September 22, 2022
Global Environmental Politics and Policies
Gabriela Kuetting, originally from Germany, has held top academic posts in Germany, the U.K. and the U.S.  Currently , she heads the department, The Division of Global Affairs, at Rutgers University.  She is widely published in the field of environmental politics and policies. This is a non-exhaustive list of her books: Beyond Regime Theory: Towards Environmental Effectiveness (2000), Globalization and the environment, (2000) , The Global Political Economy of the Environment and Tourism (2010),and Global Environmental Politics: Concepts, Theories and Case Studies. (2018). In this episode, she details her career path: first, she worked with NGOs  and ENGOs (Environmental NGOs), before becoming attracted to academia for the research freedom. Moving into academia gave her more opportunity to write about conceptual and theoretical problems with intergovernmental climate and environmental issues. She gives provides a coherent overview of climate change policies from the early 1980s onward. Her fluency in global and transnational climate and environmental politics is evident, as she speaks intelligently but understandably to the lay audience. This episode is a great opportunity to learn the many nuances of the Climate Change Negotiations, Ozone pollution and policies, eco-tourism, as well as environmental justice and equity (her latest research).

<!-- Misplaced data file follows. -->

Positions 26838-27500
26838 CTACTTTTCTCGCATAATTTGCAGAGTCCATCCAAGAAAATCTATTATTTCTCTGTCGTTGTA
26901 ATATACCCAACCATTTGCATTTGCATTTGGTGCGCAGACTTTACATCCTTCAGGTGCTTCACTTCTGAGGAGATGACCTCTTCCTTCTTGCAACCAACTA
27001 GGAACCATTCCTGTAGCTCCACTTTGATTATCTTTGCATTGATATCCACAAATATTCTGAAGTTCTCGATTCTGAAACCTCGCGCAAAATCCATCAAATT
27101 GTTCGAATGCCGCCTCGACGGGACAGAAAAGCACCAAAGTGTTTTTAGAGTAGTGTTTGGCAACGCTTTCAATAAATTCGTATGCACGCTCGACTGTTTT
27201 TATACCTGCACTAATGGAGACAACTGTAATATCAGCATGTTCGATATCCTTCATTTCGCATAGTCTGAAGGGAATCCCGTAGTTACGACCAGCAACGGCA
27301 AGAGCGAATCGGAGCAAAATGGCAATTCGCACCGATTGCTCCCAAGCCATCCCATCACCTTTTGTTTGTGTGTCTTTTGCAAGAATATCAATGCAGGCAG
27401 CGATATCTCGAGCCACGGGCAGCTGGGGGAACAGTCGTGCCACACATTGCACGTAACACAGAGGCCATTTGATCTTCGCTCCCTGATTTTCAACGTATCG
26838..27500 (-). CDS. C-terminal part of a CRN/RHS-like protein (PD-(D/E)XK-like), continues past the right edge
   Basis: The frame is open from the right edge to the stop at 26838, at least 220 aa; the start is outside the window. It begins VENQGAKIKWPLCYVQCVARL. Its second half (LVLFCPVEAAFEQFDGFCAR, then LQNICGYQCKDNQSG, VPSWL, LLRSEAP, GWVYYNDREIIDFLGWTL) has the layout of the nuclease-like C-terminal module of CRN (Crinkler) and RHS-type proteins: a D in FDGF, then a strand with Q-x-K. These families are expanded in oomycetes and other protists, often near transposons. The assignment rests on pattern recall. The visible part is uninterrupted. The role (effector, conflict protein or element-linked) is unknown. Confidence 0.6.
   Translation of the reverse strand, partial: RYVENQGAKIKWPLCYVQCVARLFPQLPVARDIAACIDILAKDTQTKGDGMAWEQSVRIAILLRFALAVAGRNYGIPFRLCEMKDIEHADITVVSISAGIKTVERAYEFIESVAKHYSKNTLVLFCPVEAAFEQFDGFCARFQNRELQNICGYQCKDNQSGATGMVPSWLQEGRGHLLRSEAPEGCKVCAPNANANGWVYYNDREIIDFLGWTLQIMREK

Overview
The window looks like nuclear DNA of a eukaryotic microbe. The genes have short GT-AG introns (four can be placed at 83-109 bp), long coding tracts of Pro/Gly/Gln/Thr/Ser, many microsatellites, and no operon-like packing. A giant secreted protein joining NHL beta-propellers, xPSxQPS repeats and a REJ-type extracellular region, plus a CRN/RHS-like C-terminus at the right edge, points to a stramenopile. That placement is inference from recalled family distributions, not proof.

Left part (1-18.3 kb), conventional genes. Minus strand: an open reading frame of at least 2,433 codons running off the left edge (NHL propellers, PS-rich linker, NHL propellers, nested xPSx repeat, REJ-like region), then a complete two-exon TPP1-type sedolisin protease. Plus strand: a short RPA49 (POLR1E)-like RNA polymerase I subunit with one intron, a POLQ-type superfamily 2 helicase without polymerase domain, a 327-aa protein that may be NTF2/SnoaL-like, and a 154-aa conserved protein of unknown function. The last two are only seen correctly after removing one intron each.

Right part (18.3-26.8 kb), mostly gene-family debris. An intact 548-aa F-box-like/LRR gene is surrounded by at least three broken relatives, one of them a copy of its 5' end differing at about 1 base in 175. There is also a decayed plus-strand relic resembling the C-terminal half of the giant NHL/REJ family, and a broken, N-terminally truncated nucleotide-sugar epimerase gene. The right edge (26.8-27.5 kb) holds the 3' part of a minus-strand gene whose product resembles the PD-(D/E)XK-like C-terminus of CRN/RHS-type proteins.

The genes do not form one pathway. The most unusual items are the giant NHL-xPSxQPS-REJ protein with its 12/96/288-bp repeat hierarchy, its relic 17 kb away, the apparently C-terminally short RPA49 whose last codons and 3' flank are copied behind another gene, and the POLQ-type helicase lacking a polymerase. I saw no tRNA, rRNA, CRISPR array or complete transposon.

August 19, 2022
Global Climate Change Governance: UCL's GGI